BY Neal Brown in Reviews | 05 MAY 98
Featured in
Issue 40

Francis Bacon

BY Neal Brown in Reviews | 05 MAY 98

Bacon's work doesn't comply neatly with attempted divisions between portraiture and explorations of the body, and this exhibition, 'The Human Body', is to a degree an artificial contrivance, especially for an artist who in many ways considered the head as just another limb on a torso. The works are hung strangely close to the floor in the Hayward's artificially lit lower galleries, against sad, grey walls and a threatening dark ceiling. Light levels are low because of the artist's improvidence of technique and the consequent delicacy of the work: the raw canvas he left exposed is vulnerable to darkening and embrittlement. Overall, the repressive effect makes the works look gaily pretty and cheerful.

This is the first significant opportunity to consider Bacon's work since Michael Peppiatt's critical biography of 1996, and makes the artist's rigid withholding of his co-operation from any biographer understandable. Peppiatt is not party to the strange collaboration between those that accord the artist a greater singularity than is the case, and he makes an evaluation of Bacon that is neither characterised by either adulatory homage (to a Soho Disneyland of romanticised Existentialism) nor by kneejerk disgust. His book is more fondly querying of Bacon's art than his many (equally committed but perhaps more constrained, credulous, or misinformed) predecessors. David Sylvester, who curated this exhibition and wrote the catalogue essay, has begun - just - a well-earned relaxation from the artist's royal grip.

Details of Bacon's upbringing, sexuality and relationships have autobiographical correspondences in the paintings which make them (in what would be an absolute anathema to the artist) much more narrative than intended. Bacon's deliberate insistence on a non-analytical and non-narrative reading of his work (and potent enigma resulting from this), is now less possible to sustain. For example, Untitled (1943 or 1944), a work never exhibited or published before, (a variant on one of the triptych panels for Three Studies for Figures at the base of a Crucifixion, 1944) seems particularly hectoring. Elsewhere, Bacon's narrative is by degrees inarticulate and confused, but certainly present. This is most clearly seen in Triptych May-June 1973 (1973). The painting depicts the undignified suicide of the artist's lover in cartoon strip style. The spiritual details of Bacon's story of abuse, repressions and counter-repressions may be seen, with increasing clarity, elsewhere in the show.

Bacon's outlook of religiosity (both absolutist, irreducible intent and frequent religious subject matter), politics and sexuality (of pain) may now be considered without constraint. The various biographies, newly revealed work and the simple passage of time allows us to consider him in relation to various traditions other than just a Modernist one. These might include the art of the right wing, 19th century Christian art, as well as the history of artists concerned with sexualised control, such as Richard Lindner, or even Aubrey Beardsley. Bacon's use of raw canvas left in reserve is like Beardsley's use of white paper, seen in his illustrations of Edgar Allen Poe, for example. There may even be a case for consideration of Bacon in relation to the English nonsense tradition in literature.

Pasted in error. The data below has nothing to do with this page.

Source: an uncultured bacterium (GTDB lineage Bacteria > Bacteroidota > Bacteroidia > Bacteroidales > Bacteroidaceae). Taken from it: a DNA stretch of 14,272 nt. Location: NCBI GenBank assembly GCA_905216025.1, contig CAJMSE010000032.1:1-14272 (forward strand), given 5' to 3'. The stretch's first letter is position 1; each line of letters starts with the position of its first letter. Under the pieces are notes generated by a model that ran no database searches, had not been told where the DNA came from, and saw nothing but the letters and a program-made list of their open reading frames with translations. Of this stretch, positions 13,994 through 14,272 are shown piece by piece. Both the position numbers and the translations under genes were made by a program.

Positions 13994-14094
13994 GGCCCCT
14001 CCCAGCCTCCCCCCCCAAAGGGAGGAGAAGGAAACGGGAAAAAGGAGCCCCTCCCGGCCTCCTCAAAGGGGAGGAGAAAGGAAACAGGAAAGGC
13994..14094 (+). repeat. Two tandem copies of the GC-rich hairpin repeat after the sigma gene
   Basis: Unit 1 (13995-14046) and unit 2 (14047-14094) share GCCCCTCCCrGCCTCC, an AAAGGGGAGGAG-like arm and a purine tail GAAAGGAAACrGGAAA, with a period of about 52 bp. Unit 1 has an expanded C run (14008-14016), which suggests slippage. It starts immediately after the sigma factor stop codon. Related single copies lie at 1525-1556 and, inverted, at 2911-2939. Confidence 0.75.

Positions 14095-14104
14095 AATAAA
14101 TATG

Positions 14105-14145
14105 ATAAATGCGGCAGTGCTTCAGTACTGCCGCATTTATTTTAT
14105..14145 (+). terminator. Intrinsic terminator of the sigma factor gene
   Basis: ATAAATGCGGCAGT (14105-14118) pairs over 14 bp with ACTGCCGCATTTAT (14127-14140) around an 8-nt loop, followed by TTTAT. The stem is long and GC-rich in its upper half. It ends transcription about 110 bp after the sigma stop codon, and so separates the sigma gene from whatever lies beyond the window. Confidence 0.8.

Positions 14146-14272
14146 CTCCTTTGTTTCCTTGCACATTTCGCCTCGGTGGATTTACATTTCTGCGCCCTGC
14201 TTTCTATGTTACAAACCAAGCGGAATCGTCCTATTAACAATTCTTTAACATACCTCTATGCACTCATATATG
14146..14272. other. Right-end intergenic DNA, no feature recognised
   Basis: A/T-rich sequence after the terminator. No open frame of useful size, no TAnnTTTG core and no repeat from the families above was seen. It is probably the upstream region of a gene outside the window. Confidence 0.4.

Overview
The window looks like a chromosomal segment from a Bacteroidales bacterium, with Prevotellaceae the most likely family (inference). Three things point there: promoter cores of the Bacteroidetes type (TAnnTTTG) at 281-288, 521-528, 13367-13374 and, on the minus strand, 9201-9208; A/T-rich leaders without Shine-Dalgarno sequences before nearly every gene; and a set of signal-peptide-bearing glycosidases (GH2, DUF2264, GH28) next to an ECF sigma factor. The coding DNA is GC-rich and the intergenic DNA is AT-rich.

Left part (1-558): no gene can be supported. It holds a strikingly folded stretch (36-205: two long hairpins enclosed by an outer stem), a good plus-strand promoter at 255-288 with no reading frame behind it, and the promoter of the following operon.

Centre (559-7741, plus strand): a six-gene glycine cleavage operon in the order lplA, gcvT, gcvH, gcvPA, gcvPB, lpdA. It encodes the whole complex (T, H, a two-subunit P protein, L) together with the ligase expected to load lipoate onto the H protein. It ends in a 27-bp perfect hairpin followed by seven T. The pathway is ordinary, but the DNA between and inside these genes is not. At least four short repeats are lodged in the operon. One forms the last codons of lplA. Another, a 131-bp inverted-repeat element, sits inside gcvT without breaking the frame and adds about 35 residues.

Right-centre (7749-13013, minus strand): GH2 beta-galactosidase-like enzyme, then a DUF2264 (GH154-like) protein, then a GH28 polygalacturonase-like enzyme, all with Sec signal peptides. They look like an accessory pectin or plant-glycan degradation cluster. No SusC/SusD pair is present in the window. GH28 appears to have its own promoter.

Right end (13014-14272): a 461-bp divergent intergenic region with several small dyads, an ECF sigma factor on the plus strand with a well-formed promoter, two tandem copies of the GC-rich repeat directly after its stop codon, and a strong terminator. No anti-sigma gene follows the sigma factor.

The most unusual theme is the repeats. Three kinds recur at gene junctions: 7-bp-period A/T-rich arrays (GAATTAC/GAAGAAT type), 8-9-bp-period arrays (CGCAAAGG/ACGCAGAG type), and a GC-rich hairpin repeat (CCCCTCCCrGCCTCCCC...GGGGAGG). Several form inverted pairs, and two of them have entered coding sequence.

Bacon's often very beautiful, grandee swirlings and sexualised skidmarks of paint are depictive of certain principal categories of subject. These are either other right-wing libertines like himself, or suicides and alcoholics - alcoholics, of course, just being suicides in slow motion. The libertine theme, and its policy of non intervention toward the emotionally or spiritually disadvantaged, can be seen in the falling freemarket of souls on the canvases, and their hierarchy of vulnerabilities in relation to each other, reflected within the structural devices the artists used.

The good paintings in this show have a continuing magic power, effecting an almost involuntary response. As Bacon's often strained theatrical intensity becomes more painfully obvious though, his successes may perhaps be due more to his fabulous colourist skills and consummate fluency with paint than his existential pronouncements. As the duration of induced sensation in the viewer becomes diminished, through habituation and an increased tolerance to his devices, either complacency or a discriminating embarrassment at the accrued defects in the paintings sets in.

'The Human Body' further qualifies the reasonable objections to be made against the grandeurs and pomp claimed for Bacon's work, but it also confirms his merits. Importantly, it also provides an opportunity to reconsider Bacon's considerable influence on much contemporary art practice, and therefore to consider aspects of contemporary art practice itself.

Bacon's insistent references to Paul Valéry's - 'the sensation without the boredom of its conveyance' - is seen reflected in the repeated significance of 'sensation' in much contemporary art practice, and its analogues in advertising, recreational drug use and the entertainment media. Bacon's outsider status, ruthless survival strategy and self mythologising, as well as his great talent, also have correspondences in younger artists' makings and marketings of art, although many of these are now safely institutionalised themselves. The bonds between Bacon and many contemporary artists may expose those working in his wake to stresses and counterbalancings dependent on the rise or fall of his retrospective fortunes.